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The Carletonian

The Carletonian

The Carletonian

What it means to be a good man: Finding the balance

<e are so many characteristics that go into being labeled a good man that it is near impossible to find a universal definition.  Many cite factors that seem fairly evident – loyalty, friendship, kindness – all of which I believe are important, but when I think of a good man the main determinant I see is balance.

Here at Carleton, we can see this principle everywhere.  Everyone is good at something, and that warrants praise, but I do not believe it should be the only feature in judging the quality of someone.  Too often people can develop tunnel vision – they only focus on one facet of their life.  The football player who works out all the time, ignores his studies and alienates himself from any potential friends is missing out on the big picture.  Similarly, one who spends every waking hour in the library studying and isn’t involved in any extracurricular activities is also losing out.  Sports and studies are obviously not the only things in college; any kind of activity can be judged in the same light.

This principle of balance goes far beyond a college campus.  In the real world, the businessman tied to his job, working 80 hours a week and ignoring his family is missing out on quite a bit.  Providing for a family is an incredibly important part of life, but it is not the sole aspect.  A well-balanced man spends substantial time with his family and friends, works hard and is an active member of the community; I would call this a good man.  Sometimes people can lose sight of this, and focus in on one thing in their life, sacrificing the welfare of all the other aspects.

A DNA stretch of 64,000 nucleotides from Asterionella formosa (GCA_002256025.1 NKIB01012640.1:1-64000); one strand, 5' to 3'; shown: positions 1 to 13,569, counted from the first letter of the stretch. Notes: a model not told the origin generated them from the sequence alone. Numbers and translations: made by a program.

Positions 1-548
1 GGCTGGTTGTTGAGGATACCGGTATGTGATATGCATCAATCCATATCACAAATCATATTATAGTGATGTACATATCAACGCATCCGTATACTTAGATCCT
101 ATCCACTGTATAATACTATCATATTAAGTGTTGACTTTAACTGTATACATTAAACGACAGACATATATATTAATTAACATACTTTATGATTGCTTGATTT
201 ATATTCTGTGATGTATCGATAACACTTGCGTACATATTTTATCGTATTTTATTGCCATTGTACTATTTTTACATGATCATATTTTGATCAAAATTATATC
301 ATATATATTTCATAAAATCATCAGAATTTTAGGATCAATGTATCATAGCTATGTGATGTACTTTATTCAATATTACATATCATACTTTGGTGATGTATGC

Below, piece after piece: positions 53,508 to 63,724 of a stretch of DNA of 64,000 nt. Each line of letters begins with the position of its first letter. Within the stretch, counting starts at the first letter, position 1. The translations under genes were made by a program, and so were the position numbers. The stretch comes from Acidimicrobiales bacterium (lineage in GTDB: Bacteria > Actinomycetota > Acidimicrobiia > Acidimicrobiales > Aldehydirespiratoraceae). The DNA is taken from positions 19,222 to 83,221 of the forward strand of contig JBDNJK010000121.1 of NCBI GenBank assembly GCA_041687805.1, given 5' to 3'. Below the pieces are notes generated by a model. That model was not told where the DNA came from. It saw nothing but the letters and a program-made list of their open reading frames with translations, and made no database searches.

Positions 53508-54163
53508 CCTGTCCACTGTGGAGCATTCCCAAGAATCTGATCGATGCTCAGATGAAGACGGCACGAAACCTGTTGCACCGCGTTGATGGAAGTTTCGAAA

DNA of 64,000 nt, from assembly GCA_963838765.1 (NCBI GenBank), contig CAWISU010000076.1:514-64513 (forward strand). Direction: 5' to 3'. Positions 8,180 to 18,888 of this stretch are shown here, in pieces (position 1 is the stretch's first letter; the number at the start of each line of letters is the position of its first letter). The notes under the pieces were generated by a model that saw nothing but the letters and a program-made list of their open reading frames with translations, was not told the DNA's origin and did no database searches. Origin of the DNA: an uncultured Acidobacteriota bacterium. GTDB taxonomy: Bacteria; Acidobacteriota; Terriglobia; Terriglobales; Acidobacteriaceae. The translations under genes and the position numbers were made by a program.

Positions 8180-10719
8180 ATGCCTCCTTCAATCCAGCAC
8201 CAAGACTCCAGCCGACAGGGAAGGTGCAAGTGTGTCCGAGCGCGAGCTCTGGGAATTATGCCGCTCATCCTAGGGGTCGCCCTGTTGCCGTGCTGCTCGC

Passion and determination are great – they are the driving forces behind some of the greatest things this world has ever seen, but there is a difference between these and obsession.  One who diversifies their interests will inevitably have a better view of their world.

In the big picture, the same is true for personality traits.  If someone is one of the most loyal people you know, but lacks common courtesy, he will be viewed in a much different light than someone who possesses both.  Similarly, the guy who brings a room to life, but is a complete jerk, is selling himself short.  Granted, these are kind of hard to visualize – an engaging man being a jerk – but it gets back to the points that so many have made about what it takes to be a good man: loyalty AND friendship AND kindness AND many more factors.  It takes more than just one of these characteristics to be a good man.

-Ted Longabaugh is a third-year student.

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